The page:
Defense claims

Both Gray and Cummins, who was initially a suspect, have said that they were physically abused during their interrogations. In the case of Cummins, he eventually would receive a $150,000 settlement from the City of St. Louis. Gray said that he confessed during the interrogations to raping the two girls in order that police stop beating him.

Gray's defense lawyers also argued that the prosecutor, Nels Moss, had made allusions to Charles Manson, when he described Gray's character witnesses as similar to "followers of Charles Manson." Moss also did not disclose the settlement with Cummins to the defense, since at the time there was no suit and therefore no settlement. They also argued that it was inappropriate for the prosecutor to tell the jury that theirs was not the final word in the case.

Gray's father claims that the conviction and sentence were racially motivated.

Trial and appeals

Daniel Winfrey, who was 15 years old at the time, confessed to the murder in the presence of police and his parents. He pleaded guilty to second-degree murder and forcible rape and testified against the other three in their trials. He was sentenced to a 30-year sentence. He testified that Clemons and Richardson were the ones who had pushed the two girls. Winfrey was the only white member of the convicted group, which has been raised as a criticism since he was the main prosecution witness[1]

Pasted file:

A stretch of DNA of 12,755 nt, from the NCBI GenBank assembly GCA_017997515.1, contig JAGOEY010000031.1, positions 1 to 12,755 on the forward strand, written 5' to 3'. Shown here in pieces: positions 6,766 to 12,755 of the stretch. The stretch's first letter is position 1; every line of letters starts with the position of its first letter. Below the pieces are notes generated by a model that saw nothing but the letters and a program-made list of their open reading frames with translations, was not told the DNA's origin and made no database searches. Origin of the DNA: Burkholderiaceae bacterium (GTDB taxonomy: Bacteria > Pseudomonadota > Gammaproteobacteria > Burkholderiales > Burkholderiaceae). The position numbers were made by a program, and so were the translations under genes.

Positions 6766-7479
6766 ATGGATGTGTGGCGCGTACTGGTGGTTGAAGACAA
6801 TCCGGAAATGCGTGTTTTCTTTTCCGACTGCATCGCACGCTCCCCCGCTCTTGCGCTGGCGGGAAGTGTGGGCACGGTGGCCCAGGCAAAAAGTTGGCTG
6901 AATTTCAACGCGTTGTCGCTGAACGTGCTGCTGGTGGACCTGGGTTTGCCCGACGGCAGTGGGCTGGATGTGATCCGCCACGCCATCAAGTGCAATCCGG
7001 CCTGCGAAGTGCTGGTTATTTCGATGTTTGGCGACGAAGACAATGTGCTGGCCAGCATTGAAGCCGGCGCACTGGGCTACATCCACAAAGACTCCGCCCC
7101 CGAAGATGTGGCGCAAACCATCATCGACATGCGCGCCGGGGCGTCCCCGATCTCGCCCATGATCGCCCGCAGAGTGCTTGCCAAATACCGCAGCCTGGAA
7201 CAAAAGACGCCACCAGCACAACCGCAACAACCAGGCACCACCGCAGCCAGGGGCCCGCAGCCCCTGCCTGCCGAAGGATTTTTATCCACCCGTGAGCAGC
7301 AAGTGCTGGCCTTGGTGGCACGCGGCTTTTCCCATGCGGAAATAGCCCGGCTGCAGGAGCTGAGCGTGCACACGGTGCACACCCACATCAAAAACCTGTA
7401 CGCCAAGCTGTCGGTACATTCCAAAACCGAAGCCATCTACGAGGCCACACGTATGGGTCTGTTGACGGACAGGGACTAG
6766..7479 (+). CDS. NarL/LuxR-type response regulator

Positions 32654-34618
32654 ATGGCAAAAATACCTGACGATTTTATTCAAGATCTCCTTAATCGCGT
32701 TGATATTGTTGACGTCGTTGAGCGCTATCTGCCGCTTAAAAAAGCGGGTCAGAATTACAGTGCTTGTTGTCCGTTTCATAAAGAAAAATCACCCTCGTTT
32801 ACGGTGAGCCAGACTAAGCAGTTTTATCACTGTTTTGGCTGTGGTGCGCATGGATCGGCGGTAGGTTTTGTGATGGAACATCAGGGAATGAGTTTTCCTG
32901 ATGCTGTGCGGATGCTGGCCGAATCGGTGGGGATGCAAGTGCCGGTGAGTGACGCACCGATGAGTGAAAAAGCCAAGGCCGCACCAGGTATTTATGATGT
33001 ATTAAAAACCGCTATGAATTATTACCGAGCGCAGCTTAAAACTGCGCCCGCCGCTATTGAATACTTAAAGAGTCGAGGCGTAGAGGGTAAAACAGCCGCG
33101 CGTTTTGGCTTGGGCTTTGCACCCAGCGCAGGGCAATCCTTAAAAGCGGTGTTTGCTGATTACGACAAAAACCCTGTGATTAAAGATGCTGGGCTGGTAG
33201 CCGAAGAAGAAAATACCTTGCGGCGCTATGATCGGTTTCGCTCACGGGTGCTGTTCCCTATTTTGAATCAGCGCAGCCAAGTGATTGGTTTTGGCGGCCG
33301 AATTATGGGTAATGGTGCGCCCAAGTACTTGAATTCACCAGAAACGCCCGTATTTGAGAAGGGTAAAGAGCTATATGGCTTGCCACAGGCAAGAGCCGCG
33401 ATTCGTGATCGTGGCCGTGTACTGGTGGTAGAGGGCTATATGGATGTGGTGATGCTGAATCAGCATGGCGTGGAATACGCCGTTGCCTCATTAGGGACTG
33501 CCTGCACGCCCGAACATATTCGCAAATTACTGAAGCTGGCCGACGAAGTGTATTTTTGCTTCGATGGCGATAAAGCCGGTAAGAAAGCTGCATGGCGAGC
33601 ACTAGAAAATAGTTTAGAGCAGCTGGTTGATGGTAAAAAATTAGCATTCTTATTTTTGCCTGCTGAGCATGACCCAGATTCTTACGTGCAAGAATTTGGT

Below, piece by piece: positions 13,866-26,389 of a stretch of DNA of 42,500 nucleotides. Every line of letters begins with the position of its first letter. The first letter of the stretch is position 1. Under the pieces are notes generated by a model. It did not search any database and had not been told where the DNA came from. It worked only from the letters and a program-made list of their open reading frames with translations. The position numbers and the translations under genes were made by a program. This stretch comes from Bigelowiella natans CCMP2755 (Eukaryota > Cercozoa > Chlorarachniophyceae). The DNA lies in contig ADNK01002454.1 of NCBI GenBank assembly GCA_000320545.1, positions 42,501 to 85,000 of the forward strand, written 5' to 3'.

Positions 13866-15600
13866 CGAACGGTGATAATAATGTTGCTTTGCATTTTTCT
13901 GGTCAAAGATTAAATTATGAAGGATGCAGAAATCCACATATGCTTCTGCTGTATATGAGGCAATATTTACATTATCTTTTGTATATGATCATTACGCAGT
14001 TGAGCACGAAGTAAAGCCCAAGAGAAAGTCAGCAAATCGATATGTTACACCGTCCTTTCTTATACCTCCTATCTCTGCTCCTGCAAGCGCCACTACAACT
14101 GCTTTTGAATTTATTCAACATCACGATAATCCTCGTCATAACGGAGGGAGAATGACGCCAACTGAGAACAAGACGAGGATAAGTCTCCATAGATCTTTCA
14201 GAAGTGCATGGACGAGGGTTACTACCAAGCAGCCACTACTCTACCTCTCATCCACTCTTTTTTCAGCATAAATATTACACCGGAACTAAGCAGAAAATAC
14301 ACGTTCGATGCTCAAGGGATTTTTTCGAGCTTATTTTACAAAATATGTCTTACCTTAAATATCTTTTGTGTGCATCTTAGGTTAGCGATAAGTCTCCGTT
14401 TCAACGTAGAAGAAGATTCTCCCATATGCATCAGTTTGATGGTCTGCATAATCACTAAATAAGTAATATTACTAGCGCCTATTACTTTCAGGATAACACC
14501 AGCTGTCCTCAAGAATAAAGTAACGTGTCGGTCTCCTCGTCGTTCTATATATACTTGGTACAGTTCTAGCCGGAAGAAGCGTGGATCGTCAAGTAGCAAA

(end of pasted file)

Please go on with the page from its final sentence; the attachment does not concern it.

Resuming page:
Winfrey received a parole in the summer of 2007; when released, he had served 15 years.

For his part, Clemons was sentenced to death and still is on death row.

Richardson was also given a death sentence but had his sentence commuted to life in prison by the Supreme Court of Missouri on October 28, 2003, which cited his sentencing by a judge rather than a jury, in violation of Apprendi v. New Jersey, a case which was decided long after the imposition of sentence. Richardson had been the focus of strenuous efforts by death penalty opponents due to his mental deficiencies. (He has an IQ of 75.) and because of his youth at the time of the murders, even though his own psychologist and his mother testified that he "know[s] the difference between right and wrong." In 2005, the Supreme Court of the United States ruled that executions of persons who committed their crimes as juveniles were unconstitutional.

Gray's execution date was set by the Missouri Supreme Court on September 26, 2005. Governor Matt Blunt denied Gray clemency on October 25 after a recommendation by the Missouri Board of Probation and Parole not to do so. That same day, the Supreme Court of the United States denied his motions to stay his execution.

Gray asked that no member of his family witness the execution, which he described as "murder," although a female cousin and a minister were present. The only witness for the victims present at the execution was Kevin Cummins, the uncle of the two girls. Gray also made no last meal request and gave no instructions for the disposal of his body. His final statement: "I go forward now on wings built by the love and support of my family and friends. I go with a peace of mind that comes from never having taken a human life. I forgive those who have hardened their hearts to the truth and I pray they ask forgiveness, for they know not what they do. This is not a death, it is a lynching."

See also